Peculiar time zone handling in a Postgres database

Question:

My environment

I’m in Paris, France (UTC+1 or CET).
It’s 12am (00:00), we’re on the 25th of November 2016.
My Postgres database is hosted on Amazon Web Services (AWS RDS) in the eu-west-1 region.

The issue

Querying for the current_date (or current_time) with a specific time zone set seems to deliver results that aren’t consistent with… my beliefs.

In particular, querying for the current_date yields a different result when using the CET time zone or the UTC+1 one.

Example

Nope, that was yesterday — two hours ago.


or

There’s the correct time and date.

Question

What’s going on there?
Is it too late for me and I mixed up UTC+1 and UTC-1 or is there something bigger that I’m overlooking?
Does AWS RDS have a role in this?

Answer:

The issue seems unrelated to Amazon RDS: it has to do with the convention used by PostgreSQL. In this case, you do have the time zone name backwards. You mean 'UTC-01' where you write 'UTC+01'.
From the manual:

Another issue to keep in mind is that in POSIX time zone names,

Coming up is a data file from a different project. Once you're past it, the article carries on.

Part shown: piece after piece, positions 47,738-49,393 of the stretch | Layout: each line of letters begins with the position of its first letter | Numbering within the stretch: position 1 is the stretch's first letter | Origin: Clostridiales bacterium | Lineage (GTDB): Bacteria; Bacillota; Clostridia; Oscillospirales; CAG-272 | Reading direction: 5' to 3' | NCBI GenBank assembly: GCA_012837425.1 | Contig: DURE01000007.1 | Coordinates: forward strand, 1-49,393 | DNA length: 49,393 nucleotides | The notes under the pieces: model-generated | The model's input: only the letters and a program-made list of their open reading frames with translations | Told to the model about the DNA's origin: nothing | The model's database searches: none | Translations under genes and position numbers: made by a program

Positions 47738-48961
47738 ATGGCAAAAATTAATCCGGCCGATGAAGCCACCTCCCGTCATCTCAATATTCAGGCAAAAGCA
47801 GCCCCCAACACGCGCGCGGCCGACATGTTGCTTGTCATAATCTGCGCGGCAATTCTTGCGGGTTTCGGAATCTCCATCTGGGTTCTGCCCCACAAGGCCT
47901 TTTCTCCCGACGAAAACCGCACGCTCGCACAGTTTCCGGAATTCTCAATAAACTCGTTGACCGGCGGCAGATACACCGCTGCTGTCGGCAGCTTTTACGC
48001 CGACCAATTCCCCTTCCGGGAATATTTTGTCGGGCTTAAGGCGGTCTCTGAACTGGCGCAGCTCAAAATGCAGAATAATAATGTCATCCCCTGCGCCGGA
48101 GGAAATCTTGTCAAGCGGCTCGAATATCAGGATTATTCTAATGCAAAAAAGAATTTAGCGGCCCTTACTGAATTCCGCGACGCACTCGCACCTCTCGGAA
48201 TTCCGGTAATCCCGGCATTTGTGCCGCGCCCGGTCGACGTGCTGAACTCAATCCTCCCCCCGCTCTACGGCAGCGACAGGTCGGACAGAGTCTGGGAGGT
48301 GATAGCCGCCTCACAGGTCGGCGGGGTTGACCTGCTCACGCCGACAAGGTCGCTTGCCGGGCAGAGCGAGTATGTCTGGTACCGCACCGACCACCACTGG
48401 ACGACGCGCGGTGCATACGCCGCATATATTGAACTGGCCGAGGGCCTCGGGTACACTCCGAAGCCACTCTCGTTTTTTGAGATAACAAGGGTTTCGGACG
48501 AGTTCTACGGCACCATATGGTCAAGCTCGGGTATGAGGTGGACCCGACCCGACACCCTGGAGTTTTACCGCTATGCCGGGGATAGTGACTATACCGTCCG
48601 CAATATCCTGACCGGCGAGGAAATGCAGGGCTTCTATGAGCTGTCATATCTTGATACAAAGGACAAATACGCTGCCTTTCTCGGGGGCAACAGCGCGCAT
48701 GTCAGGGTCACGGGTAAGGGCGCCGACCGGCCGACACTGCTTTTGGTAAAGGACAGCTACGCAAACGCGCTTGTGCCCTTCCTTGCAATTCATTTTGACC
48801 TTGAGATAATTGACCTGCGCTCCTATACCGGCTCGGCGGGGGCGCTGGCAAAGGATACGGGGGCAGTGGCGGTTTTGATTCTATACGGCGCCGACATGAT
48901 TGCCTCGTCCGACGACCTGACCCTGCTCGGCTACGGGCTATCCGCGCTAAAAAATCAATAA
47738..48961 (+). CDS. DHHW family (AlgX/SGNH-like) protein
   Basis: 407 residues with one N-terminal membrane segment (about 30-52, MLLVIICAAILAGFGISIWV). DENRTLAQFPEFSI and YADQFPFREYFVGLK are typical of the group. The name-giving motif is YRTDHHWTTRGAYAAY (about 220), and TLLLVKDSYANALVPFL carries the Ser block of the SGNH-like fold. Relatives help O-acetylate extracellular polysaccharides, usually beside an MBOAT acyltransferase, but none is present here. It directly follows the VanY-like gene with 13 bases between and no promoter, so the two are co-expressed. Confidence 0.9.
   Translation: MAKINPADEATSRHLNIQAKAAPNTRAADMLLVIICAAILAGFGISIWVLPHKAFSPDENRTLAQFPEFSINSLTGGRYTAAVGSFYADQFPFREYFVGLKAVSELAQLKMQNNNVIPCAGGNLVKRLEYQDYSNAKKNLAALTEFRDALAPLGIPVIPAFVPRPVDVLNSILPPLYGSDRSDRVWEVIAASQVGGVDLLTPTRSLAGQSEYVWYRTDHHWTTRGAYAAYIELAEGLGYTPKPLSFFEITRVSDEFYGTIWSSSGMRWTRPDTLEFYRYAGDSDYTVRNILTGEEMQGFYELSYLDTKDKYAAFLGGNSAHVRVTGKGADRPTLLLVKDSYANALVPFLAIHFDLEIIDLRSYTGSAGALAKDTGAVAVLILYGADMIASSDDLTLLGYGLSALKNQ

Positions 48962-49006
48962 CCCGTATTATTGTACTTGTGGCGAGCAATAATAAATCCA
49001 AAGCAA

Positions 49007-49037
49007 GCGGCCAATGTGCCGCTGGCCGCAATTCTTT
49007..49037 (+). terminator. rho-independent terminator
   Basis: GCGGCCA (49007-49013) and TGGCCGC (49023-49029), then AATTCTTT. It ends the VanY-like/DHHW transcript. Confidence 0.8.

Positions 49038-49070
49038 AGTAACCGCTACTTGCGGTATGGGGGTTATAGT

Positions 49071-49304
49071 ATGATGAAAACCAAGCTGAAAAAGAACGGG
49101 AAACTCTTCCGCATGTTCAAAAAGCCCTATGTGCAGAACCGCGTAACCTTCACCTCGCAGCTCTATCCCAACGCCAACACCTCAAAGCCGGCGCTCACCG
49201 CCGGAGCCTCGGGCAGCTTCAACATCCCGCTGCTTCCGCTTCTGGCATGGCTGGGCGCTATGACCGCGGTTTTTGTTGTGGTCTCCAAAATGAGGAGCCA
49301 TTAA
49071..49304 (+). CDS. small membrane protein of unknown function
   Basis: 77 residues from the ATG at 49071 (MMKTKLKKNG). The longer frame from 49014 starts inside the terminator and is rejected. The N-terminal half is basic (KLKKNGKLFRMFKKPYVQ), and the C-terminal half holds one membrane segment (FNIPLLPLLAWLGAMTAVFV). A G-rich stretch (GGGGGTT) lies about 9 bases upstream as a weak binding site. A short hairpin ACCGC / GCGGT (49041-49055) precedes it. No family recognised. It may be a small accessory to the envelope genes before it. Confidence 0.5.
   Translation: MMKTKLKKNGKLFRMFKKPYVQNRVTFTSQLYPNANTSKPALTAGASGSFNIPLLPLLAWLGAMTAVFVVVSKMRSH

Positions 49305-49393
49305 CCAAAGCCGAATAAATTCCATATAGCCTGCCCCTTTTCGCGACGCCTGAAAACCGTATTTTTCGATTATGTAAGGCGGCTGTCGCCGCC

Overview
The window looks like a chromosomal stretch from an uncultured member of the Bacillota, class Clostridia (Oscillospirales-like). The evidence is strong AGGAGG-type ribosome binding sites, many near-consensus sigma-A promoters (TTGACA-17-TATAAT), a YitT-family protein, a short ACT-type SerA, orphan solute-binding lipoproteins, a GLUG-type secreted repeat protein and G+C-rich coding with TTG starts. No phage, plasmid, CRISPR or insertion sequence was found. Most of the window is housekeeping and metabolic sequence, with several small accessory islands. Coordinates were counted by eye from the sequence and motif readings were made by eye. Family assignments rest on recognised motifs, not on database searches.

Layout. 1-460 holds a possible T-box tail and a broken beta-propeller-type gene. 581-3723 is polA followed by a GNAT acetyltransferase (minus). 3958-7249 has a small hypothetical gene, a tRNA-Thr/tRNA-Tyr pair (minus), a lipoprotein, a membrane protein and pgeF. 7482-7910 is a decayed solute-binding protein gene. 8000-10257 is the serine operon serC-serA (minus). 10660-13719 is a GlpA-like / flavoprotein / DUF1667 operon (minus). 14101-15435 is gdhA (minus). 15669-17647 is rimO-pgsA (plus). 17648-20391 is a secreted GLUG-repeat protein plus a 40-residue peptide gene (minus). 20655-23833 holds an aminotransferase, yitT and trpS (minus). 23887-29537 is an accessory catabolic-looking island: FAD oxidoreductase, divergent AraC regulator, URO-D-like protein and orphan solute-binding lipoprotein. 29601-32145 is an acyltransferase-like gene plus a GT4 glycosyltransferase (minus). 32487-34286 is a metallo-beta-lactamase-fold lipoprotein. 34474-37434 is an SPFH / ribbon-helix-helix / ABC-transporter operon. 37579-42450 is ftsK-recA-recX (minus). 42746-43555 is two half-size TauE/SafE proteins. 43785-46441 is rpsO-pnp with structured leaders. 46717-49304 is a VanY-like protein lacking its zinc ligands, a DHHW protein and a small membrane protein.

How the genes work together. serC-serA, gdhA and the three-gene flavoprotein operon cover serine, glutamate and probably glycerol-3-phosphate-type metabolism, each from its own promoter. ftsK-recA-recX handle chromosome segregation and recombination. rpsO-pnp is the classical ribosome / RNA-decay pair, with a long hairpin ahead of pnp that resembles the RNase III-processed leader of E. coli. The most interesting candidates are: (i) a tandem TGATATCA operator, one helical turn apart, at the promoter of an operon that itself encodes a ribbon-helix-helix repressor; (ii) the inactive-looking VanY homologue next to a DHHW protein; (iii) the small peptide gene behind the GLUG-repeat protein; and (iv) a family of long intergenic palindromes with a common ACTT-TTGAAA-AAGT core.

positive offsets are used for locations west of Greenwich. Everywhere
else, PostgreSQL follows the ISO-8601 convention that positive
timezone offsets are east of Greenwich.

So time zone string used for SET TIME ZONE (and the display of SHOW timezone, accordingly) or the AT TIME ZONE construct use the opposite sign of what’s displayed in timestamp (with time zone) literals! That’s a very unfortunate disagreement between ISO and SQL standard on the one hand and POSIX on the other. (I think POSIX is to blame.) See:

But 'CET' or 'UTC-01' are both still potentially wrong for Paris because they are not taking rules for daylight saving time into account.
(DST is one of the most moronic concepts in the history of mankind.)
Paris (like most of Europe) uses CET during winter and CEST during summer. Your tests with 'CET' just happen to work in November. If you try the same in the summer time, you get the wrong result.

To be on the safe side, always use the time zone name 'Europe/Paris', which considers DST rules. The call is more expensive.

The function current_time takes DST rules into account if your time zone setting implies any. But 'UTC-01' is a plain time offset. I never use the data type time with time zone or current_time to begin with. The manual once more:

We do not recommend using the type time with time zone (though it is
supported by PostgreSQL for legacy applications and for compliance
with the SQL standard)

Consider:

Related:

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